Resilience Assessments: the Körösök Völgye case
Due to climate change, water flow in the Körös rivers is steadily declining following the decrease of rainfall and the increase of water-usage in Romania. Estimations set the timeframe for adaptation to be between 10 and 20 years.
The Körösök Völgye Naturpark is, roughly, an 80-kilometre-wide area along the three Körös rivers — located between the Eastern border of Hungary and the Tisza River. Essentially, the Naturpark is an NGO founded by municipalities and local associations from the area with the mission of supporting rural development, eco-tourism, and ecological awareness-raising.
In this line, Naturepark invited CEEweb to conduct its second Pilot Resilience Assessment via a workshop in Békéscsaba. The first step of the workshop dealt with understanding the purpose of the methodology and the local context. This was the first time where our project objective — to test and refine our methodology multiple times — showed its advantage: the same structure that had been previously used on our online assessment process in the Homokhátság region was not usable in this case. The main difference was the lack of clear focus — since Körösök Völgye is in a much better ecological condition compared to Homokhátság. Thus, local stakeholders do not have a problem related to awareness.
It was decided to skip some of the steps from the workbook’s get-go and focus instead on carrying out a “historical timeline” exercise following the methodology of the Wayfinder Resilience Assessment workbook. Participants decided to consider 300 years in the timeline exercise as many changes that started in the 1700s are still defining features of the landscape. Ultimately, in an engaging and interesting process that was hard to stop, constructing the full timeline took around seven hours. Doing so not only provided information on the historical development of the social-ecological system but facilitated the co-creation of a systemic view of the landscape, implicitly helping decide many questions that were left out from the original scoping exercises and offering a smooth transition to scenario planning.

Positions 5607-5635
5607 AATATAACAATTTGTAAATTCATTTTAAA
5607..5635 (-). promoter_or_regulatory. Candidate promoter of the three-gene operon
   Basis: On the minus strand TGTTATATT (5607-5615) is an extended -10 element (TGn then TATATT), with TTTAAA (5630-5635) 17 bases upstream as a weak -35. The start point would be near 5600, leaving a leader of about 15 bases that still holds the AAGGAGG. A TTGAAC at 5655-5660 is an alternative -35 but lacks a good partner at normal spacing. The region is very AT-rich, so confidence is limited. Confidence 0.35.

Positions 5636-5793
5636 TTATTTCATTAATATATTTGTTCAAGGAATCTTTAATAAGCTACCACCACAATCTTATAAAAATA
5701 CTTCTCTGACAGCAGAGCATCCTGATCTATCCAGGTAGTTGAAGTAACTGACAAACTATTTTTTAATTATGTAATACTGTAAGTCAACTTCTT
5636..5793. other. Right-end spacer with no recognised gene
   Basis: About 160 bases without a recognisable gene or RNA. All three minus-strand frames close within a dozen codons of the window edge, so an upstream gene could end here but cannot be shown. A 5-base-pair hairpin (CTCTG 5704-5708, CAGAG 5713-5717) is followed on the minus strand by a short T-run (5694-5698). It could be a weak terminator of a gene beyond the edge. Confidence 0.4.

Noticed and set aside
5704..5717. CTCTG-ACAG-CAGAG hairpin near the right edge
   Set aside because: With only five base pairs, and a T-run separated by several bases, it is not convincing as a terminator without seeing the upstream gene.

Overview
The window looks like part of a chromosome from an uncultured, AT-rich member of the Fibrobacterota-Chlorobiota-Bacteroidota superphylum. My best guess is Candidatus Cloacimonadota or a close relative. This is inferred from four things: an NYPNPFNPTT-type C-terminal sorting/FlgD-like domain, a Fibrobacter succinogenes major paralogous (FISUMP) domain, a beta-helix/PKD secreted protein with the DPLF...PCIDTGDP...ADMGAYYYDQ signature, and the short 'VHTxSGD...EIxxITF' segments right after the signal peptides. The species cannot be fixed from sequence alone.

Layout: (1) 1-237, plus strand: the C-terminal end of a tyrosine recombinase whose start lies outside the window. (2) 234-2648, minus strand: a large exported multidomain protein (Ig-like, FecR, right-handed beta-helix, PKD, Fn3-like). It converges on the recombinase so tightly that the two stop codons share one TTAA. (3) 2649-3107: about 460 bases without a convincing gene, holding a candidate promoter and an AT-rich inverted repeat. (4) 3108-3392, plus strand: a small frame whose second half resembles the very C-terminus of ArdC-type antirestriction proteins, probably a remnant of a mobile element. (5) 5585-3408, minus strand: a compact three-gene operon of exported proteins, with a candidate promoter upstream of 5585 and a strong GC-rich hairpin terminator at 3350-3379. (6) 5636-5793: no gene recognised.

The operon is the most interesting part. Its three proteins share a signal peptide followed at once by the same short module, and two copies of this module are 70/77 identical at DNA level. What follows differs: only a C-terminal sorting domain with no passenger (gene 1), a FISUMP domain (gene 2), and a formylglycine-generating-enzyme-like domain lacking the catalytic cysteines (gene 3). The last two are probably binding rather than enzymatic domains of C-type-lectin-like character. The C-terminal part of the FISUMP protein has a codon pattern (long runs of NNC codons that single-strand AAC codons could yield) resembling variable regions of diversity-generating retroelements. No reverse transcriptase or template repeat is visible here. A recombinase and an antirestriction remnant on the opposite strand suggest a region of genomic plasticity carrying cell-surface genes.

With the timeline defined, the exercise to develop a pathway to a resilient future became shorter and less demanding. We started with a long-term, transformative vision that would change the landscape in a significant way: develop a new water-management system that resembles the historical character of the landscape — before the floodplains were drained. The participants were successful in finding a step-by-step participatory approach to get there, starting small, building alliances, measuring impact, doing research, and demonstrating the benefits of their approach.
The workshops resulted in a clear vision: a plan that is achievable in theory and that can be built into shorter-term projects. Of course, doing a workshop was the easy part; now, the implementation needs to be organized. The Körösök Völgye Naturpark is committed to doing so but it will require significant preparation, project planning, and dedication.
Needless to say, this kind of work is one that must be done. The outcome of the resilience assessment process was clear: due to climate change, water flow in the Körös rivers is steadily declining following the decrease of rainfall and the increase of water usage in Romania. Since agriculture in the Körös valley is dependent on irrigation and demand for irrigation water is also increasing due to climate change, the current system will lead to a disaster sooner or later. More studies would be needed to model possible futures, but the participating experts estimated the timeframe for adaptation between 10 and 20 years. After that, serious droughts are expected; the rivers might run out of water. Reconstructing the system from that situation would be much harder — if not impossible.